To OP, when you get to this point, mark with a Sharpie pen the position of the flag (in this picture, it is at the 6 o'clock position), then clean off the cylinder head where the synchro mounts so the metal is bright and clean (brake cleaner and a rag works well).

Mark a location on both the cylinder head and the synchro body, i.e. you will draw a continuous mark starting on the cylinder head and running up to the sychro body.

Pull the old synchro and transcribe the marks to the new part. These marks will allow you to align the flag in the new synchro and then align the synchro body to the cylinder head.

Put some new motor oil on the synchro gear, put the new synchro in the cylinder head while maintaining the orientation of the flag to the synchro body. You may have to withdraw, adjust and reinsert the synchro until the mark on the synchro aligns with the previous mark on the cylinder head. This is because of the gear design (helical or worm, I don't remember).

Once all marks align, bolt everything down, reinstall the sensor and connect it back up.
 

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Actually, the whole new assambly can end up being slightly rotated relative to the cylinder head/engine bay.

Important is to recreate exactly the relative position between the interior "flag" and the middle of the side opening (that holds the sensor head).
The "flag" will engage the internal gears of the camshaft and the oil pump shaft (it's a square), so it is not movable. The outter part get rotated till gets alingned, and after that, the bottom bolt (from the picture) get tighten to hold the outer part in place.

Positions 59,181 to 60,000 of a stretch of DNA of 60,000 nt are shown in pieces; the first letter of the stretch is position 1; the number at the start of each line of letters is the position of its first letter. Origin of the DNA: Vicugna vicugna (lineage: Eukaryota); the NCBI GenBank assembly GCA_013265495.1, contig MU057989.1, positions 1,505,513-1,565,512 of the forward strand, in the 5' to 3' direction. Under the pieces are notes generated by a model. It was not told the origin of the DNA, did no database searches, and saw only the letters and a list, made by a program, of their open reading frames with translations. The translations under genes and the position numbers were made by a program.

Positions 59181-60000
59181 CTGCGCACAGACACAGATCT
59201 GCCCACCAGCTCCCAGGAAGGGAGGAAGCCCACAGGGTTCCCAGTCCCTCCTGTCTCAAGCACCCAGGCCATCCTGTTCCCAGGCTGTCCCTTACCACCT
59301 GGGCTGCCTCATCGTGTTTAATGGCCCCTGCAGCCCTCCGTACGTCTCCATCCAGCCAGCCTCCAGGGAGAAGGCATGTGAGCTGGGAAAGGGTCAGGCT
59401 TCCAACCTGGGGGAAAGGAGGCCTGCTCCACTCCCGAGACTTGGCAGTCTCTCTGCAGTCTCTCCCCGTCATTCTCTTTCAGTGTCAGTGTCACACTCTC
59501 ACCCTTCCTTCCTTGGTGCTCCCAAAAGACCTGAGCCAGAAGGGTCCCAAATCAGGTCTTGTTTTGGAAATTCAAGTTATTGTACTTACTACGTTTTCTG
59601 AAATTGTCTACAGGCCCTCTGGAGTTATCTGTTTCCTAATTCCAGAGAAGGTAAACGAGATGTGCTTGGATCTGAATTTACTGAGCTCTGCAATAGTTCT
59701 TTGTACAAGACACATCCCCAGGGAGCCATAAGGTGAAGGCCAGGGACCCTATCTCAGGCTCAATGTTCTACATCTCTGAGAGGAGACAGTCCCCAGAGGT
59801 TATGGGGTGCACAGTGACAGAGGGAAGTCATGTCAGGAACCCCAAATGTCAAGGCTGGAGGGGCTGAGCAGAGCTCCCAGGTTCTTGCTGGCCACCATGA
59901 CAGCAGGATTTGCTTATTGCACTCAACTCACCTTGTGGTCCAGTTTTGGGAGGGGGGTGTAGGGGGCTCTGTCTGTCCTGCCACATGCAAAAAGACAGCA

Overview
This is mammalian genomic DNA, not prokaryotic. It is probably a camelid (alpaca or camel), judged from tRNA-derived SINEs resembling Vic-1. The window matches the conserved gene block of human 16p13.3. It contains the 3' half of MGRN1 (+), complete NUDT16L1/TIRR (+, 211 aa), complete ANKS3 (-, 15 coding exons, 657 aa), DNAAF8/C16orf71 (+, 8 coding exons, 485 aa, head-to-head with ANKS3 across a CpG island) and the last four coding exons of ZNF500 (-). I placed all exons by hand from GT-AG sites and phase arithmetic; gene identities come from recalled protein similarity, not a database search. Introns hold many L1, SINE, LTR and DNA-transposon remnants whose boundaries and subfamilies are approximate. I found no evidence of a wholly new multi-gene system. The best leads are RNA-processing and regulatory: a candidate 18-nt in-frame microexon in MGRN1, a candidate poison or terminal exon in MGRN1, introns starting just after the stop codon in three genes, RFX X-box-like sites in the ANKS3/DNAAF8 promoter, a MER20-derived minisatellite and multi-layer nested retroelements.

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Discussion Starter · #10 ·
Cool. Just went up to Autozone and ordered the synchronizer.

The counter guy was hellbent on selling me a Dorman, but I told him I needed the remaned Cartone(apparently they are more reliable than the new Cartones).

Going to have to do the job without the sync tool, so hopefully it will turn out well.

So according to Sonic67, the orientation of the inner and outer parts is thats important. Will mark with lines to make sure that the alignment goes correctly.

Thanks for the information and will let you know how it goes tomorrow.

PS. In the Haynes book it says to make sure to crank the engine by hand so that piston #1 in up. Do you even need to crank the engine as long
as the synchro is correctly aligned?
 

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Actually, the whole new assambly can end up being slightly rotated relative to the cylinder head/engine bay.

Important is to recreate exactly the relative position between the interior "flag" and the middle of the side opening (that holds the sensor head).
The "flag" will engage the internal gears of the camshaft and the oil pump shaft (it's a square), so it is not movable. The outter part get rotated till gets alingned, and after that, the bottom bolt (from the picture) get tighten to hold the outer part in place.
Yes, it is very important that the final positioning of the newly installed synchro results in the relative positioning of the flag in the sensor recess.

Also make sure that the engine is not turned over from when you started, otherwise, you will need the tool and get cylinder 1 to TDC to correctly install the synchro. Disconnecting the battery before you start is a good idea.

PS. In the Haynes book it says to make sure to crank the engine by hand so that piston #1 in up. Do you even need to crank the engine as long as the synchro is correctly aligned?
You do not need to have cylinder 1 at TDC if you use the method we're discussing since you are simply preserving the position of the timing flag relative to wherever cylinder 1 happened to be at the time.